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A CurtainUp Review
The House of Bernarda Alba
The review of the NAATCO production in 2000
By Les Gutman
A stark blond-wood platform, blood-red rose petals scattered at its sides, a branch of a red-blooming cherry tree overhead, an enormous white rectangle painted on a black brick wall at its rear, surrounded by 20 or so chairs that might have been designed by Frank Lloyd Wright for Tokyo's Imperial Hotel in each of which an Asian woman dressed in black sits. One's initial impression of Chay Yew's beautifully realized production of Lorca's masterpiece, The House of Bernarda Alba, is of its Asian influences.
This may seem routine to newcomers to this theater company, but as someone familiar with NAATCO's mission and prior work -- presentations of "classic" plays employing many of the finest Asian actors but without specific Asian cultural references -- I was a little surprised. Was NAATCO taking a detour from its traditional philosophy that seemed to work so well?
I'm delighted to report that the answer is no. Once Yew's adaptation, gently contemporized but exceedingly faithful, gets under way, it is Lorca's essential Andalusian sensibility that permeates throughout. Perhaps the end-product reveals a more universal Lorca, but it remains his "Spanish Earth" that we can practically taste.
Bernarda Alba is fascinating because it is a play with only women, and yet manipulated in so many ways by men. (And I don't even particularly include the fact that it was written and here has been adapted and directed by men.) It is a tragedy about the nature of the male of the species and the manner in which they affect women, both by their presence and their absence.
We meet Bernarda (Ching Valdes-Aran) as she returns with her five daughters from the funeral of her second husband. Already a stern, brutal matriarch, she clamps down even more: ordering that her daughters mourn for eight years. Although each girl is distinguishable (the eldest, Angustias (Natsuko Ohama), the only child of Bernarda's first husband, is unattractive; Magdalena (Sophia Morae), the most like her mother; Amelia (Julienne Hanzelka Kim), bookish and possessed of very modern feminist ideas; Martirio (Julyana Soelistyo), mostly quiet but damagingly resentful; and young Adela (Eunice Wong), the most bewitching and not surprisingly immature), each suffers in some sense from the exclusion of men from her life -- a means of quenching, in Adela's words, the "fire" that is "coursing through my legs."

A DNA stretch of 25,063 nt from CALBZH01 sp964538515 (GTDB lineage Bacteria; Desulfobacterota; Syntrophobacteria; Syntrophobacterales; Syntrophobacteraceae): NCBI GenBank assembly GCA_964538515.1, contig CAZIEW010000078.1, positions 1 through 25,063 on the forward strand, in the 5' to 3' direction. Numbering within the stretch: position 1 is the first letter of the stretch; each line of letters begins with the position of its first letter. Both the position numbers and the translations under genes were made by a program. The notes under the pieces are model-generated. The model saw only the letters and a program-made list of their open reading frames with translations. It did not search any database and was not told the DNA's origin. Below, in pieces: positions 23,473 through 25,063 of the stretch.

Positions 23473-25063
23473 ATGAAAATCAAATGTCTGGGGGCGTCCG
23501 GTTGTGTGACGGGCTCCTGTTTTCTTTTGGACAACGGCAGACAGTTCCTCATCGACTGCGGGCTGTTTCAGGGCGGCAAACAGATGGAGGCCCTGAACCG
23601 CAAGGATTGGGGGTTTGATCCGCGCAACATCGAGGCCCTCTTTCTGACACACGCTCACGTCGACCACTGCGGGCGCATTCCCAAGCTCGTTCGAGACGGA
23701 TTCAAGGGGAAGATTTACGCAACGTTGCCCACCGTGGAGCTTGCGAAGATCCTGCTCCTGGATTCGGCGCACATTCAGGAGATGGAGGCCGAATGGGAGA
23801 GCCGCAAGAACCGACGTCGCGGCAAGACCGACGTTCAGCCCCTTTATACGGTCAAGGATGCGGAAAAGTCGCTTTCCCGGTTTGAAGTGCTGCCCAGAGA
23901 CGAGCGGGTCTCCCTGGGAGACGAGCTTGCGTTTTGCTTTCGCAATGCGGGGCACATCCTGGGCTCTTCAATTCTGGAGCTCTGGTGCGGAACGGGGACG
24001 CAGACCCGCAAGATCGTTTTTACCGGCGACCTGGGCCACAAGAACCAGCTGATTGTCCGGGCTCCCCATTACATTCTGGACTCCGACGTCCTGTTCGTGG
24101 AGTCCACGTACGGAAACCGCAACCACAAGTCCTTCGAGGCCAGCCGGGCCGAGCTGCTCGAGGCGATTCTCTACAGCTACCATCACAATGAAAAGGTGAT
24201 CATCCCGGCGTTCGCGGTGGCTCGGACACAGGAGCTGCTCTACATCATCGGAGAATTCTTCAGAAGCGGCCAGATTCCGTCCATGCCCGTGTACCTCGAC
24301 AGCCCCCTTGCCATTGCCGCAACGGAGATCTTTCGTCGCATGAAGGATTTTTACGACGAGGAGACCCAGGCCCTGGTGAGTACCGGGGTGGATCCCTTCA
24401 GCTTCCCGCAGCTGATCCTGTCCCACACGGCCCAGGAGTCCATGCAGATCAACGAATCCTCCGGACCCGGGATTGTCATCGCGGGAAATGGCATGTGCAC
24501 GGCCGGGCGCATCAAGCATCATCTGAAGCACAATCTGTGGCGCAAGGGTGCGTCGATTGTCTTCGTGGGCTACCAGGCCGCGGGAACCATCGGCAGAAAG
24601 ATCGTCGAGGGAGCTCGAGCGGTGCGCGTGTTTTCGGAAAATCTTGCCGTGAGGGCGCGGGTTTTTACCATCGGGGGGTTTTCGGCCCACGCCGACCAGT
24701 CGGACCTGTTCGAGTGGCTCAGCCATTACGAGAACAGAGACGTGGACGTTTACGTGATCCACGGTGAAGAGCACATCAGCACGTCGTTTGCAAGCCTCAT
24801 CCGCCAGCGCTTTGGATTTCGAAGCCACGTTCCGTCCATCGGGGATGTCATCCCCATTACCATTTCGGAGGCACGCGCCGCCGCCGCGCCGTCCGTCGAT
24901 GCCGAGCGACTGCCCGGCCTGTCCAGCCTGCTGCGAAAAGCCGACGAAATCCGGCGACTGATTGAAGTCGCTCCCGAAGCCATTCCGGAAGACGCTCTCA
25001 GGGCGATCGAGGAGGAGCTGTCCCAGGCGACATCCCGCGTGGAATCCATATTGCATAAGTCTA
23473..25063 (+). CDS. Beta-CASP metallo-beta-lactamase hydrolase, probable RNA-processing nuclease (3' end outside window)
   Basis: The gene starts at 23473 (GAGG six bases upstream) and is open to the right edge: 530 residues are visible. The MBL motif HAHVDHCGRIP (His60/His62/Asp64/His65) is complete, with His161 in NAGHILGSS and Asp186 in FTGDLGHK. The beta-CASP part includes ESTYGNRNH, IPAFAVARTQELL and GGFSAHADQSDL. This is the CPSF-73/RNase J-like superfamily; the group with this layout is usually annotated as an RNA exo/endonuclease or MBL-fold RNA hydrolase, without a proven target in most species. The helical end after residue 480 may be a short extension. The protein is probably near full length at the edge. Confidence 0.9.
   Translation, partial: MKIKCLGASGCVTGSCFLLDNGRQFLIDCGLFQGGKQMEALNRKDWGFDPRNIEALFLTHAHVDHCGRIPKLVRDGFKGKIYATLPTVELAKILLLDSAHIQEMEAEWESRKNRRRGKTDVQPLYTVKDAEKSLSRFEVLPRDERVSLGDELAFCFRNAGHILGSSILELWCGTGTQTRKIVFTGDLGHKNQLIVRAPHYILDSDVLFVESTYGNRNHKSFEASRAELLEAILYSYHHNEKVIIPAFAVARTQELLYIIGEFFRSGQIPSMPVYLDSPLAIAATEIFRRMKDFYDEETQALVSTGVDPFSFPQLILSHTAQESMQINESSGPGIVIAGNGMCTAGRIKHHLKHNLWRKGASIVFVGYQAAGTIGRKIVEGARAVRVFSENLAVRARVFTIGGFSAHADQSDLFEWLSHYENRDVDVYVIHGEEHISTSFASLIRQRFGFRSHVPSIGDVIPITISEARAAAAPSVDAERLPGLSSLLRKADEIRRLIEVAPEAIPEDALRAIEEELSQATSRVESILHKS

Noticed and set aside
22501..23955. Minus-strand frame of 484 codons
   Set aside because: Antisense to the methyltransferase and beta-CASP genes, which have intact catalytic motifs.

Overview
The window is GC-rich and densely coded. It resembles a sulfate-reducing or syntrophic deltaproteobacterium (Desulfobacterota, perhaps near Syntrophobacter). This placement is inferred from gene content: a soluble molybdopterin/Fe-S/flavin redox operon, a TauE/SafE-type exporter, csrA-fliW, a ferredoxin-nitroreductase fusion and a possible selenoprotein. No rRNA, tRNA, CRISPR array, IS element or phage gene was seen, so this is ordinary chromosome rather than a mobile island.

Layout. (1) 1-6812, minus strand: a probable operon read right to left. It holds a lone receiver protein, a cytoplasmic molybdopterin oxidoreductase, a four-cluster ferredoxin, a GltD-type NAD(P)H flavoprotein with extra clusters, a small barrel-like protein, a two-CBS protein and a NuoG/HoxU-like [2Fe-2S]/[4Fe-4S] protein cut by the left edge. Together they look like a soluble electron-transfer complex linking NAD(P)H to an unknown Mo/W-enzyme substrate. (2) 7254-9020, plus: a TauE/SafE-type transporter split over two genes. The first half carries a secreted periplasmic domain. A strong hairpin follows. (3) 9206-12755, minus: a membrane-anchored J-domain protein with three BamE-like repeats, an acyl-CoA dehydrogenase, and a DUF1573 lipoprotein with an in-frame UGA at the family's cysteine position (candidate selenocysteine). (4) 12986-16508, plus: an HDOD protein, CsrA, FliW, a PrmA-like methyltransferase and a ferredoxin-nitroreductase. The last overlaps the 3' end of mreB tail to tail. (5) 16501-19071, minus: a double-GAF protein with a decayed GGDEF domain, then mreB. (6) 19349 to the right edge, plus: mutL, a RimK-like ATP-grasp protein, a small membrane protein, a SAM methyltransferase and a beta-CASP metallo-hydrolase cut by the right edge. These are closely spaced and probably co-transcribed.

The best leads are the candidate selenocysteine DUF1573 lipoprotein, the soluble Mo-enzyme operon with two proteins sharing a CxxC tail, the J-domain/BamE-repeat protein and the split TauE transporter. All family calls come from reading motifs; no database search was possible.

Enter Pepe el Romano, the best looking young man in town (well, not enter -- no men are actually seen in The House of Bernarda Alba), seeking the hand of Angustias in marriage, because it is she alone among the sisters who has wealth. This does not stop him from having an affair with beautiful Adela -- who has the cajones to wear red -- nor does it temper Martirio's jealousy. The cane-wielding, witch-like Bernarda has quite a cauldron on her hands.
Stirring the pot even more are Bernarda's two maids, Blanca (Michi Barall, for whom NAATCO Artistic Director Mia Katigbak subbed at the production I saw), who suffers in her own right since she was the dead husband's lover, and La Poncia (Kati Kuroda), Bernarda's would-be confidant, conveniently an inveterate gossip and snoop as well. Oh yes, and Bernarda's silver-haired mother (Gusti Bogard), kept by Bernarda in the dungeon, and delusional either because of or as a result of this. (She wears a white wedding gown, and talks of getting married and having a baby.) The end is tragic, as much or more than one would expect if we didn't know.
Mr. Yew has brilliantly accented the proceedings with a chorus of twelve black-clad women who sometimes clap, sometimes sing or hum and occasionally enter the story. The sum effect -- aided by Stephen Petrilli's dramatic lighting, a couple of songs by Fabian Obispo and even Kristin Jackson's choreography -- is stunning. Yew executes a trunkful of splendid ideas (both in his dramaturgy and stagecraft) worthy of extended discussion that I'll resist engaging in here.
NAATCO has repeatedly presented actors whose talents exceed our expectations for inexpensive off-off-Broadway stages, and this play is no exception. Indeed, the ten cast members bring extraordinary resources to this stage, and I wish time and space permitted me to discuss the abundant luxury in detail. I feel compelled to single out the Obie-winning Ching Valdes-Aran, who presents us with a Bernarda as hard as a rock and yet who shatters like a piece of delicate crystal. The other performance I mention specially is a surprise. Kati Kuroda's La Poncia is masterful; she forcefully commands our attention and engagingly entertains, coming close to stealing the show.
Several years ago, CurtainUp reviewed another adaptation of Bernarda Alba, Migdalia Cruz's Another Part of the House (see link below). That proved to be an unsatisfying experience that veered drastically from the beauty of Lorca's great play. NAATCO and Chay Yew have righted that ship, honoring this classical treasure with the stature it deserves.